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B4RN Expand 10Gbps Rural Home Broadband Network in North East

Tuesday, Jun 11th, 2024 (12:01 am) - Score 960

Community UK ISP B4RN (Broadband 4 the Rural North), which typically works with volunteers inside rural villages across England to help deploy their 10Gbp speed Fibre-to-the-Premises (FTTP) network, has officially begun the next phase of their expansion – taking them further into Northumberland and County Durham.

Just to recap. B4RN is a registered Community Benefit Society (i.e. they can’t be bought by a commercial operator and profits go back into the community) that has already expanded their full fibre network to cover 25,000 premises (plus over 13,000 customers) across various remote rural parts of Lancashire, Cheshire, Cumbria, Northumberland, Essex, Norfolk, Suffolk and Yorkshire.

NOTE: Customers pay from £33 a month for 1Gbps (plus a £60 setup fee payable over 12-months) or £150 for 10Gbps (£360 setup). A 1Gbps £15 social tariff also exists.

The good news today is that B4RN are now embarking upon a further network expansion, which will take them from their heartlands (Lancashire and Cumbria) and push further into remote parts of both Northumberland and County Durham. The move comes after the Government’s (Building Digital UK) Gigabit Broadband Voucher Scheme (GBVS) approved funding for the next phase of this work.

The first phase of the project, which saw B4RN building their fibre optic broadband network across communities within the Allen Valleys – from Spartylea through to Whitfield and Catton, has already been completed. This “connected” a total of around 545 properties. But two more phases are due to follow, and they will ultimately reach several thousand additional premises.

B4RN’s North East England Expansion

Phase One (built) – Saw B4RN connecting the Allen Valleys, from Spartylea through to Whitfield and Catton.

Phase Two (in delivery) – Currently in delivery and covers the area of Barrasford, Kirkwelpington and Woodburn. Total of 1,300 properties (RFS).

Phase Three (in development) – Total of 4,200 properties (RFS).

– Kielder Forest
– Simonburn
– Tarset & Falstone
– Warden
– Wall & Sandhoe
– Humshaugh
– Hexhamshire
– Slaley & Healey
– Hexham West

County Durham
– Weardale East
– Weardale West


Lynne Rawles, B4RN’s Volunteer Champion For Barrasford, Kirkwelpington and Woodburn, said:

“Our story started with a need for better broadband in a poorly served remote area of Northumberland. I initially brought together fifteen volunteers from eight rural parishes with a dream to offer every property who wanted a 1,000 megabits fibre broadband connection to their door.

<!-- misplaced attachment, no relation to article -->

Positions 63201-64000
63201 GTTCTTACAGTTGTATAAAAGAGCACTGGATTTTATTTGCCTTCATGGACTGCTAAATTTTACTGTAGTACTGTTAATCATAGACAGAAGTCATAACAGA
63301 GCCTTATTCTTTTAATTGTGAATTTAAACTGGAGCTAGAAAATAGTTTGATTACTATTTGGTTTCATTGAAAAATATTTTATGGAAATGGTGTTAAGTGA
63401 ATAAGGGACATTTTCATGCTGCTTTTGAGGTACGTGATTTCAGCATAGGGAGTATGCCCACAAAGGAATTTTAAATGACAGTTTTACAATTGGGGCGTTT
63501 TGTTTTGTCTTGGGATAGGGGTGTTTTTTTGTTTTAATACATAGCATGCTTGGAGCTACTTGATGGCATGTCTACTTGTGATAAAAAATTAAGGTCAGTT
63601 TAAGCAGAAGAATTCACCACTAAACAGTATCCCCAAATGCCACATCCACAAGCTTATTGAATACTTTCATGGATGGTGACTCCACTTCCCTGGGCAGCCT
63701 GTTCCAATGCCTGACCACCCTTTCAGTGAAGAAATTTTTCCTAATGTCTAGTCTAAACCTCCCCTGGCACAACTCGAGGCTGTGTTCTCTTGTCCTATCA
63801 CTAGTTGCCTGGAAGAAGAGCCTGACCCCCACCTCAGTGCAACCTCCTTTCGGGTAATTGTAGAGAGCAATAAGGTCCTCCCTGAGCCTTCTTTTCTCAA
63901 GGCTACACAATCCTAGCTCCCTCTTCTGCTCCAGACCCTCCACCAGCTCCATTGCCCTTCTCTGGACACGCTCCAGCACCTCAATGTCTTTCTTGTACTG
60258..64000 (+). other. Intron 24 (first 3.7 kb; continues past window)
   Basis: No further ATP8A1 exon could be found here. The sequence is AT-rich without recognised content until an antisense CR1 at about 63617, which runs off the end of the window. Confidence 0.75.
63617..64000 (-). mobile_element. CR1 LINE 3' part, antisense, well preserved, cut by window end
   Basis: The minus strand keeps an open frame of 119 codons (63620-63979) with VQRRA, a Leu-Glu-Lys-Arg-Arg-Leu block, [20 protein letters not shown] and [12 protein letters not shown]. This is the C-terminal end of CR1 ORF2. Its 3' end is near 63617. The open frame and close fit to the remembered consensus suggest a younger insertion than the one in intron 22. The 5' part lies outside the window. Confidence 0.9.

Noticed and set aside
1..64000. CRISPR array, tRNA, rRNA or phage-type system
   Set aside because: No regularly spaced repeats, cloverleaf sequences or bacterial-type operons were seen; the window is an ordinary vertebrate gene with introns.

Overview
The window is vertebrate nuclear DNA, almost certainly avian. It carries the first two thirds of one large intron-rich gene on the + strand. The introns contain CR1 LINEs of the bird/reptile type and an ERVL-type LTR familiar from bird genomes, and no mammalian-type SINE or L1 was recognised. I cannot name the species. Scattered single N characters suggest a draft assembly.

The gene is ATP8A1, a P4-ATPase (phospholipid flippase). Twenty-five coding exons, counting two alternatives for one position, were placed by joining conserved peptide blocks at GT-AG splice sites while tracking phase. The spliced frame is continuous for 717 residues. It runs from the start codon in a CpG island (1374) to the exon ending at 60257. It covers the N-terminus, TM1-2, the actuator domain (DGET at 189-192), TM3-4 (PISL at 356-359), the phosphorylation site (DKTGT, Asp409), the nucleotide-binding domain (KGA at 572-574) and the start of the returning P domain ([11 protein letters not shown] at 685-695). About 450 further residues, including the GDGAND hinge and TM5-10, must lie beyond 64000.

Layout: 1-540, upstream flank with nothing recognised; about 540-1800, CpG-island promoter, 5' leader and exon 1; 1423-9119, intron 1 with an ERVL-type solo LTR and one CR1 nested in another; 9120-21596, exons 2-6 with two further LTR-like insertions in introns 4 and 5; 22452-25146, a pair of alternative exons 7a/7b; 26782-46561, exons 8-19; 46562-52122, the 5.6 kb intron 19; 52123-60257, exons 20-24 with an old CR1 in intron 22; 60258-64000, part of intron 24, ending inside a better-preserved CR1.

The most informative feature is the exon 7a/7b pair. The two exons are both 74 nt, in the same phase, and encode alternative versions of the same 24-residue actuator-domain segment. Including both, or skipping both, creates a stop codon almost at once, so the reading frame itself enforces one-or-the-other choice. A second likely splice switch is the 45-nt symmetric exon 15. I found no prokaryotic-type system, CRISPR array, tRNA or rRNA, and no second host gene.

We researched and approached a number of suppliers before finding B4RN. Out of all the suppliers, B4RN was the only one to commit to supply every property in each parish no matter how distant and remote. No-one would be left behind.

At the end of 2023 B4RN started mole-ploughing their network and connecting properties. The aim is to finish the complete network by the end of 2024.

We are very proud of the work being done now. B4RN, together with our volunteers, are transforming our part of Northumberland into one of the best connected places to live in the UK. This is a huge legacy to leave for generations to come.”

Initial work on the pre-planning and engineering surveys will commence soon on Phase Three and B4RN will shortly begin engaging with the communities in all of these areas. In addition, it’s worth remembering that the operator is also still providing free connections and service to local primary schools, village halls, places of worship, as well as other community assets, such as community shops, in the places they cover.

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By Mark Jackson
Mark is a professional technology writer, IT consultant and computer engineer from Dorset (England), he also founded ISPreview in 1999 and enjoys analysing the latest telecoms and broadband developments. Find me on X (Twitter), Mastodon, Facebook and .
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2 Responses
  1. Avatar photo Jonathan says:

    A lot of properties in those areas already have Openreach FTTP. The actual villages though often have only FTTC as they have a cabinet which has been enabled and taking West Woodburn as a random example the cabinet is fairly central and the village not that big. Just drive up the A68 and you can see a ton of fibre has gone in over the last two to three years, which the thinkbroadband maps confirm.

    1. Avatar photo Peter Delaney says:

      The B4RN map defines the boundaries of their coverage. Anyone within those boundaries can have the service. Only wayleave issues can really prevent someone getting built to. There are no excess construction charges. This is why B4RN works in the deep rural.

      I’m pretty sure that Openreach cannot give such guarantees.

      My own community has had Openreach Fibre hanging off the poles, unused, since 2019.

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